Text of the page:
Unfortunately, however, as soon as Ruffa Gutierrez's character introduced the challenge to the two journalists, the story within a story frame collapsed. For one, the reporters were decidedly not with the "it" girls when they were covered in mud; they were not with the girls when the girls' more realistic issues reared their ugly heads; they were effectively pulled out by the boss just as the story was taking shape. For another, whoever concocted the movie's plot decided that each girl should have a background story, something to ground them in a way. Perhaps, these subplots were added to illustrate that these "it" girls could relate to us, poorer creatures. But since these side-stories felt like afterthoughts rather than integral parts of the parody, they didn't fly as well as the conflict with Dizon's antagonist.

And so I learned one thing when I watched Sosy Problems: the design principle advanced by aircraft engineer Kelly Johnson also rings true to movies. K-I-S-S.

Saturday, January 5, 2013

playing with moonlight

New Year's Eve had a waning gibbous moon. I was trying, with no tripod (because I thought I didn't have enough time to get back in the house for the tripod), to get a good photo of the moon using a telephoto lens. Unfortunately, I couldn't get an image I really liked because of the blur associated with long exposures. So I thought it might be a good idea to try abstract art with light streaks.  A fireworks display got into frame too. Here's what I got in the end. Next time, I'll use a tripod.

Friday, January 4, 2013

IYSC 2012 in photos

The first ever rice science conference specifically for young scientists was held in November this year. I didn't take photos during the first day because I was moderating a session in the morning and was presenting a paper in the afternoon. I started taking photos during the second day, when the panel discussion on the "excellence in rice science" and the paper competition was scheduled.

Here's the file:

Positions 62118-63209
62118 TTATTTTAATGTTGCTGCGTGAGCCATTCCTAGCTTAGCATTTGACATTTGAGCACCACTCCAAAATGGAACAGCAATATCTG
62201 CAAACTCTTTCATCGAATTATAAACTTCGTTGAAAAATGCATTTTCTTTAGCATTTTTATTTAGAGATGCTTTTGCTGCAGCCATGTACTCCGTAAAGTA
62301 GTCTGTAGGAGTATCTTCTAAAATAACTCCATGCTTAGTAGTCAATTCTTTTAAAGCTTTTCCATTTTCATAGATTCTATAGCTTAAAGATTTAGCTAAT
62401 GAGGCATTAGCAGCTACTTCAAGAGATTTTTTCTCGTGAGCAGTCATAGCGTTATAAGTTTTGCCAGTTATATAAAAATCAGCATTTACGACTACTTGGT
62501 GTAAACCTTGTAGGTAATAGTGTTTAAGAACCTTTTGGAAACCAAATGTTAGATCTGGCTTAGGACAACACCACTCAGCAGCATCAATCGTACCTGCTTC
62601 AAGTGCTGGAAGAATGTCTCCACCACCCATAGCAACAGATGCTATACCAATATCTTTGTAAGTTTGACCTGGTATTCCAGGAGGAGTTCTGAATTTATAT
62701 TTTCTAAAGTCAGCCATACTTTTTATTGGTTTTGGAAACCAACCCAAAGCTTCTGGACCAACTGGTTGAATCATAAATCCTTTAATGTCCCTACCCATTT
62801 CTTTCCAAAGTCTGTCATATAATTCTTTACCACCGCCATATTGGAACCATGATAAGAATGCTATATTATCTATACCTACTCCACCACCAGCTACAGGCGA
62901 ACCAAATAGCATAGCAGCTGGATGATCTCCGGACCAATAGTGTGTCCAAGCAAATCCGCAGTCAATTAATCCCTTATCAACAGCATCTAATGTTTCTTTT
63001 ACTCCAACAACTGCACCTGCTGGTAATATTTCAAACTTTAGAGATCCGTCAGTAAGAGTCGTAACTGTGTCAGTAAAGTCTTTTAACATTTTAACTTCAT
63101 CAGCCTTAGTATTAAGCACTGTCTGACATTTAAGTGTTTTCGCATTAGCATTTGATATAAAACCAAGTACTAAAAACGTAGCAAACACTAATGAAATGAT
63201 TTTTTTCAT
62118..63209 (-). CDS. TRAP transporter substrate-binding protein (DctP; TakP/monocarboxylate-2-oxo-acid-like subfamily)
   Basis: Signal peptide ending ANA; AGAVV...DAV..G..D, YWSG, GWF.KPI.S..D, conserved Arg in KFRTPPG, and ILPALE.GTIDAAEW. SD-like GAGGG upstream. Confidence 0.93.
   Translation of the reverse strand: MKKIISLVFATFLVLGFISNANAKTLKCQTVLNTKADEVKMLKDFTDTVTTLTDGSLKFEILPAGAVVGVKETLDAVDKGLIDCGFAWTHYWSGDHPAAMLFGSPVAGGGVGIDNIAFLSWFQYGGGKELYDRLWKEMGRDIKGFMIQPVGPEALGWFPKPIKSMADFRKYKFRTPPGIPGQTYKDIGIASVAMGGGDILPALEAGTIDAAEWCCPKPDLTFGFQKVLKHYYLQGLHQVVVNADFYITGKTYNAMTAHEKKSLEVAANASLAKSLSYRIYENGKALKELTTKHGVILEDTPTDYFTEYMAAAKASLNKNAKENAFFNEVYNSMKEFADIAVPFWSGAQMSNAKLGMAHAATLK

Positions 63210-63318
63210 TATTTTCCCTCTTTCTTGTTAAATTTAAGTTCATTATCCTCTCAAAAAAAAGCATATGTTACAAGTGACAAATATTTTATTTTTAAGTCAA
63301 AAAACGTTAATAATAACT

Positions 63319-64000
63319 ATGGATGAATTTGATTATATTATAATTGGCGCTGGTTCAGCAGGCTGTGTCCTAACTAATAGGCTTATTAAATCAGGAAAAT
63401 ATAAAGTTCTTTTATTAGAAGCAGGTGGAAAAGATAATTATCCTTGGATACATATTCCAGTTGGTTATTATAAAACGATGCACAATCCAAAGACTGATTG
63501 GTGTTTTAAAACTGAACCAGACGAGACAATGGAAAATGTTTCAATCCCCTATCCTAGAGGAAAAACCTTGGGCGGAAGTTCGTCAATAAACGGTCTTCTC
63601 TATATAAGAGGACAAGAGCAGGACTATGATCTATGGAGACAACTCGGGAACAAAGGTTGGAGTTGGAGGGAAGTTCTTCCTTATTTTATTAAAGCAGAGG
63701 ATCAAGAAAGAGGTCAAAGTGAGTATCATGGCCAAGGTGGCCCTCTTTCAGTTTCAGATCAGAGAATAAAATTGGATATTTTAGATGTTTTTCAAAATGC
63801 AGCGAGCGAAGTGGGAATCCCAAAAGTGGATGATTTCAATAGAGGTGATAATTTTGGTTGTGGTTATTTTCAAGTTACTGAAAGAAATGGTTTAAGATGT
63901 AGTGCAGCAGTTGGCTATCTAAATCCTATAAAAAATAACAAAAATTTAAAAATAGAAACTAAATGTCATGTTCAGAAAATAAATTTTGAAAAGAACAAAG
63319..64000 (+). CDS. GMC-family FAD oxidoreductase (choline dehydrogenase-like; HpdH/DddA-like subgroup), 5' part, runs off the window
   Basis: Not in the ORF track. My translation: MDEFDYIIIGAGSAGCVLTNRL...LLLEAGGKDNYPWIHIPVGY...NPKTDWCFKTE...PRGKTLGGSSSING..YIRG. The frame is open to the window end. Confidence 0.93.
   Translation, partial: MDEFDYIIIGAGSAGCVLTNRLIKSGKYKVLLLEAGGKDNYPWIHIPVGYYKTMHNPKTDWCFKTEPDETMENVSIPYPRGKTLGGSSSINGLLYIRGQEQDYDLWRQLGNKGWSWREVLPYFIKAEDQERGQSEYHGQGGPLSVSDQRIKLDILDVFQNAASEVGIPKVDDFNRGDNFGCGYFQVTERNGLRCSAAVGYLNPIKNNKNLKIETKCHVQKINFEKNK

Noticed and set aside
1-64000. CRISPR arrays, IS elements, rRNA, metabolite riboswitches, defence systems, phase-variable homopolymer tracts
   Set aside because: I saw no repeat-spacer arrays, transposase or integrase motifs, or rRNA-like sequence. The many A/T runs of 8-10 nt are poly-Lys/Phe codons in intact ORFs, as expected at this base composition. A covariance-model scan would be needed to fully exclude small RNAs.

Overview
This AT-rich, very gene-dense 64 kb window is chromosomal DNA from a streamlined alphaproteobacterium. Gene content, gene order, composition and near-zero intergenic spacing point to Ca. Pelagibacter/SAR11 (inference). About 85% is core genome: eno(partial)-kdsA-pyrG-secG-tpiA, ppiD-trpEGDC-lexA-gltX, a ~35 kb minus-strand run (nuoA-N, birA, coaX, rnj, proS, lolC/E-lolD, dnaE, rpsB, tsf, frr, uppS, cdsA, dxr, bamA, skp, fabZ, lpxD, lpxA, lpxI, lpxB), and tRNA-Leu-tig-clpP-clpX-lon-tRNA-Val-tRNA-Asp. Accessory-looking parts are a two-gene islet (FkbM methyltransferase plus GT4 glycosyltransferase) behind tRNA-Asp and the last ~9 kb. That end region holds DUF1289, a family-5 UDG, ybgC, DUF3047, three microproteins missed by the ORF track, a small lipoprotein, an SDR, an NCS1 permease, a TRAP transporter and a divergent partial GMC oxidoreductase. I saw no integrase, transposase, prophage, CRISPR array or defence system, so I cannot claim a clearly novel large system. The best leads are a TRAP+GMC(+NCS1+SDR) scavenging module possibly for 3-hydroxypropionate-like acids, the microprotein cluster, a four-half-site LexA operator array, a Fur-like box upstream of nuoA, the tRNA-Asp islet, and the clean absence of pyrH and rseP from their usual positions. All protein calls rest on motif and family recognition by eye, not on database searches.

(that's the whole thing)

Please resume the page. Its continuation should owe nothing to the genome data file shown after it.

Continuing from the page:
During the competition's awarding ceremony, India's Secretary of the Ministry of Agriculture and and Cooperation, Hon. Shri Ashish Bahuguna, graced the event before continuing on with his meetings and laboratory visits. One of the first scholars welcomed by IRRI, Reynaldo Lantin, was also on-hand during the celebration of 50 years of IRRI scholarship.

Photos from the IRRI Young Scientists' Conference below:

Thursday, January 3, 2013

Ian and Michele get married! :)

December 30, 2012

Ian and Michele, two of my friends from grade school, got married in Bay, Laguna. I'm sharing some of the photos I've taken during the event in the slideshow below. 

Wednesday, January 2, 2013

2012 AFSTRI Cultural Night

As part of the celebrations for the 50th year of scholarship in IRRI, the Association of Fellows, Scholars, Trainees, and Residents in IRRI (AFSTRI) held its annual Cultural Night during the same week as the IRRI Young Scientists' Conference.

The Cultural Night was, indeed, a welcome break from all the science talk. Nurul, one of the hosts for the event, mentioned that this year's Cultural Night was all about the peak of the "art-genes" expression.  For the next two hours, young scientists showed that they're not just scientists, they're artists as well. 

Proof? Here's proof. :)

The Gangnam bug has infected the audience by the time the Cultural Night came to a close thanks to the Korean students who gave the most rousing performances of the night.

Tuesday, January 1, 2013

Hello, 2013! :)

As the clock approached 12mn on January 1, 2013, I went outside the house to take photos of the New Year's Eve revelry going on in my neighborhood. Lo and behold! There's significantly fewer fireworks (most of them were lit 30 minutes to midnight) than last year (people were lighting up firecrackers at 10pm!). Plus, there's noticeably less smoke earlier today; last year, the neighborhood looked like a movie set for a war zone with all the smoke. The big daddy of firecrackers, Judas' belt, was not among my neighbors' repertoires this year. Most of them used fountains and rockets.

Anyway, here are some photos taken as my neighbors welcomed 2013. As for me, I jumped a few times just in case I will get a bit taller this year and I prepared some food for my media noche. Yes, just me; the younger sister was on duty at the time.